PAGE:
The legal issues surrounding Kashmir's accession to India are in themselves quite intricate. The constitutionality of the move itself is suspect, since Article 370 can be abrogated by the president, but under clause 3, he can only do so following the recommendation of the state's constituent assembly, which was itself dissolved in 1956. So some mechanism is needed through which this clause can be satisfied. No doubt, the matter will figure in petitions to the Supreme Court soon.

No country in the world recognizes Kashmir to be a part of India.

Internationally, too, there is an issue. No country in the world recognizes Kashmir to be a part of India. They all view it as a disputed area whose final status needs to be worked out through negotiations between India and Pakistan. More important, the UN resolutions of April 1948 underline this point since they argue that the final status of the state needs to be determined by its people. No one has bought India's view that the participation of the people of the state in successive elections constitutes an expression of that view.

At the same time, international law means little to powerful states. In the words of Thucydides, "the strong do what they can and the weak suffer what they must." Countries like the US can trash international agreements like the JCPOA with Iran; Russia can occupy Crimea; China can scoff at the UNCLOS and claim a maritime jurisdiction by force or place millions in "re-education" camps; Israel can militarily occupy another nation. So, India can insist on having its way in J&K and the international community will not get their knickers in a twist. But, let's be clear, they will not endorse India's undisputed title over the state, at least as of the near term.

There is no doubt that the decision will generate wholesale alienation in the Valley and will almost certainly give a fillip to separatism in the short term. The most dangerous aspect of this could be the reaction of the J&K police forces, who play a crucial role in countering militancy today. If the sense of alienation extends across sections of society, we could see counter-militant activity become more difficult.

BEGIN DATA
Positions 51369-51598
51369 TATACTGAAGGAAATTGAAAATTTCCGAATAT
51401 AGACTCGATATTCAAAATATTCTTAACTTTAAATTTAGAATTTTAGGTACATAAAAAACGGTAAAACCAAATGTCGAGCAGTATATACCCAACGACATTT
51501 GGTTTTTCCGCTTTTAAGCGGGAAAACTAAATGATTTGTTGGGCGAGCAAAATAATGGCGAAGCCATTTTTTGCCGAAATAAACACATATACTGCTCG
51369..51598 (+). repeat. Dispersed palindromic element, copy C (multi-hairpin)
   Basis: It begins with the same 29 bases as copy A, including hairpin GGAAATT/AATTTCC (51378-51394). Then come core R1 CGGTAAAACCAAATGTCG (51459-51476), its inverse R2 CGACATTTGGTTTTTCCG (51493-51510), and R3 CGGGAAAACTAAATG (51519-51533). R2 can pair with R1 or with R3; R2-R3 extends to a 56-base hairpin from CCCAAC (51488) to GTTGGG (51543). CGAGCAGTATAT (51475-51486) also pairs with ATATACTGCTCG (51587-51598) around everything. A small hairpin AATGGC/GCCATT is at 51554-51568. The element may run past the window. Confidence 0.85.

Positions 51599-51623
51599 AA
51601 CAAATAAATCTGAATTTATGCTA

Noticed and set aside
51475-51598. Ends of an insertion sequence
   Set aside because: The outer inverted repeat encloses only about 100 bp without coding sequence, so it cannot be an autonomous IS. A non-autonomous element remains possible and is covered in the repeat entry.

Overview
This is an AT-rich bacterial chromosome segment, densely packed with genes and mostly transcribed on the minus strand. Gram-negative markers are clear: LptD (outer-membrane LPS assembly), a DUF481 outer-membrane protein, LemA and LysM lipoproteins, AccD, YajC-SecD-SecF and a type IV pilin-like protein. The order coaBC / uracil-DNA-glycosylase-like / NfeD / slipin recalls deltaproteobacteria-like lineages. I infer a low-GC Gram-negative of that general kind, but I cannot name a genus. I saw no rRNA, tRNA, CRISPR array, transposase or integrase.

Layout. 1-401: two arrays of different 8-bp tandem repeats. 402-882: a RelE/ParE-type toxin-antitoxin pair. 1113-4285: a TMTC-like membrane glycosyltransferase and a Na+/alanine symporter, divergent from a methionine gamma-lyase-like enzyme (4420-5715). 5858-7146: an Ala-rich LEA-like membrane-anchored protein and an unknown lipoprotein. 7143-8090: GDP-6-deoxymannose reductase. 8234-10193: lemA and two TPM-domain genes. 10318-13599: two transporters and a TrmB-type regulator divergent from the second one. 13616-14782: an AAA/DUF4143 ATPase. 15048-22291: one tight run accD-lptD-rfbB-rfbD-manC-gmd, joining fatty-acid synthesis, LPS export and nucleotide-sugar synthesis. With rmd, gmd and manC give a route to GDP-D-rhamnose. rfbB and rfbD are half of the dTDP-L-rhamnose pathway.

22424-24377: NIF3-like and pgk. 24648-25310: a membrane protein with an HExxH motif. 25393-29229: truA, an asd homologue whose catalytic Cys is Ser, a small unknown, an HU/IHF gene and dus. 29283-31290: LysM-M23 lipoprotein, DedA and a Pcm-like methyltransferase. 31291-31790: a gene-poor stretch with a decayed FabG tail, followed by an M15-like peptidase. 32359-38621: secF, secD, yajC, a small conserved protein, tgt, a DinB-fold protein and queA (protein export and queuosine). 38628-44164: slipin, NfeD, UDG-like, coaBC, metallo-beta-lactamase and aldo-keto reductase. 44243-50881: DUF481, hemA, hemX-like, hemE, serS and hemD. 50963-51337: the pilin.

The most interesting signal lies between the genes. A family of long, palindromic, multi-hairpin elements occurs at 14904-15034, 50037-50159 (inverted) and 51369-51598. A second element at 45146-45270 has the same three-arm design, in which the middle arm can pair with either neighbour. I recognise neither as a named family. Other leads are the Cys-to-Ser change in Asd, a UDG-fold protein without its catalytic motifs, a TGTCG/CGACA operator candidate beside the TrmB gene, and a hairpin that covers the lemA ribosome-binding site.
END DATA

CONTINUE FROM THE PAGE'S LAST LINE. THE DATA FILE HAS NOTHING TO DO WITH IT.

Is this an opportunistic move or a planned one? At one level, it is the fulfilment of the BJP's long-standing demand for abrogating Article 370. At another, it takes advantage of the times where the global American hegemon is itself shaking the international system and is unlikely to get involved in the region it is trying to leave. Further, the change in the U.S. position on Jerusalem and the recognition of the annexation of the Golan Heights could well have been examples that inspired the government.

There should be no doubt that the move will be hailed across India.

Like many dramatic political moves, it is a leap in the dark, and probably its authors are aware of this. But in the scale of politics they are playing, their approach has been "nothing ventured nothing gained." In that scale, their ambition is to go back in time and reverse engineer India's political and cultural trajectory. So yes, they have been responsible for disasters like demonetization, but maybe they have taken a deliberate decision to gamble with the state with the belief that move will be hailed by the constituency that really matters to them – the majority Hindus.